The Network Reliability of Transport

Cover of The Network Reliability of Transport

Proceedings of the 1st International Symposium on Transportation Network Reliability (INSTR)

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(25 chapters)

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Abstract

The objective of this paper is to give an overview of various reliability concepts that have been developed in the last decades. The paper first summarises various indicators that have been developed in order to measure the reliability of a network and then looks at techniques to calculate these indicators. The usefulness and limitations of the different indicators is discussed. The paper suggests that there is no single perfect indicator but that the choice of indicator and technique depends on several factors, including the viewpoint of the analyst and the type and range of interventions being considered. In order to assess the impact of incidents the authors propose to distinguish between three types of intervention, namely “benevolent”, “neutral” or random, and “malevolent”. Also discussed is why the provision of up-to-date information to the traveller has a central role to play when trying to minimise the impact of an incident.

Abstract

The importance of the adverse impacts of network degradation has stimulated substantial international research interest in transport network reliability, that is, the ability of degraded transport networks to cope with travel demand. Most of the recent research effort has focused on the reliability of urban passenger transport networks, in terms of the probability that the network will deliver a required standard of performance. This situation is characterised by high levels of congestion, a dense road network, and quantifiable probability of degradation of the network. Outside major urban centres, the situation is very different. The main dominant consideration in transport network infrastructure provision is accessibility - linking urban centres, providing regional coverage, and basic levels of accessibility for the non-urban community and economy. The network is sparse, congestion is not a significant issue, and access to essential community services and to markets is the major driving force underlying network development. In this context, the vulnerability of the network is perhaps more important than ‘reliability’. This paper develops the concept of network vulnerability. It begins by reviewing the current state of research into network reliability, then proposes extensions and adaptations to the reliability concepts that are more appropriate for strategic-level multi-modal transport systems. Several alternative definitions for vulnerability are proposed. The paper also discusses the development of algorithmic and visualisation tools that may be used to identify specific ‘weak spots’ in a network, where failure of some part of the transport infrastructure would have the most serious effects on access to specific locations and on overall system performance. Finally, the paper describes potential applications of network vulnerability concepts, and proposes directions for further research.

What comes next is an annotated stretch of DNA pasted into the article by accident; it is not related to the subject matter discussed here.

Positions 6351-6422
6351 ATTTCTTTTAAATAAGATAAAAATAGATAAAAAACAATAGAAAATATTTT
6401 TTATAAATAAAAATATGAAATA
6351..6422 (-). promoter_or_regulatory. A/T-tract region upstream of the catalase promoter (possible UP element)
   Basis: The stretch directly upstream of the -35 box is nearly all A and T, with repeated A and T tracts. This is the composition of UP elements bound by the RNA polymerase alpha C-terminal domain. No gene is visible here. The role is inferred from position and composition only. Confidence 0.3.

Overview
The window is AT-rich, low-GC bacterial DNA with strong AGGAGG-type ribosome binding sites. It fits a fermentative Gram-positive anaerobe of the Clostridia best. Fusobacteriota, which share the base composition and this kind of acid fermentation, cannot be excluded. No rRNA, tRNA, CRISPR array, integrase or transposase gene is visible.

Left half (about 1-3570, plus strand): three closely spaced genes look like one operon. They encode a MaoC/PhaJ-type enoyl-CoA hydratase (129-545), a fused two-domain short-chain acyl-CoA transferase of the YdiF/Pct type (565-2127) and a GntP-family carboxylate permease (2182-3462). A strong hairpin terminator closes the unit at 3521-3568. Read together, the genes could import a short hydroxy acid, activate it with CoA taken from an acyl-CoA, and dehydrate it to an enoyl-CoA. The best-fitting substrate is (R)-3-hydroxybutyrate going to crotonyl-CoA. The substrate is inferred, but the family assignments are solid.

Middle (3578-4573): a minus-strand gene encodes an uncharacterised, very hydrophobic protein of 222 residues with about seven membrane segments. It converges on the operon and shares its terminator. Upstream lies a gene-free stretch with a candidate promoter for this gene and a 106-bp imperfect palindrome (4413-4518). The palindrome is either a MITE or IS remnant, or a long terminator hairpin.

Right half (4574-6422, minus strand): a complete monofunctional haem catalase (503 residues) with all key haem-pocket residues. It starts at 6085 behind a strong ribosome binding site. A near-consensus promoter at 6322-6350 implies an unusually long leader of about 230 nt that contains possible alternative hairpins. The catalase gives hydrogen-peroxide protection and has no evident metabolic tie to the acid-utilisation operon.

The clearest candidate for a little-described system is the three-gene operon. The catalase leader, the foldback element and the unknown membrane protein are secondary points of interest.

Abstract

Risk evaluation and management methods are used to assess the reliability of a New Zealand inter-urban road network, which is subject to closures due to snow and ice, earthquakes, volcanic activity and road accidents. Using the probabilities and consequences of closures of various durations, the expected annual costs of closures are determined for each hazard. The benefit-cost ratios for various risk mitigation options are also identified. The importance of considering both the probabilities and consequences of closures is discussed.

It is found that a ‘high-frequency, low-consequence’ hazard (snow and ice) has the highest expected annual cost, and higher than for the ‘low-frequency, high-consequence’ hazards (earthquakes and volcanic activity). It is also found that not allowing for elasticity in the demand for travel (e.g. trips being cancelled or postponed because of road closures) leads to inaccurate estimates of the costs of closure.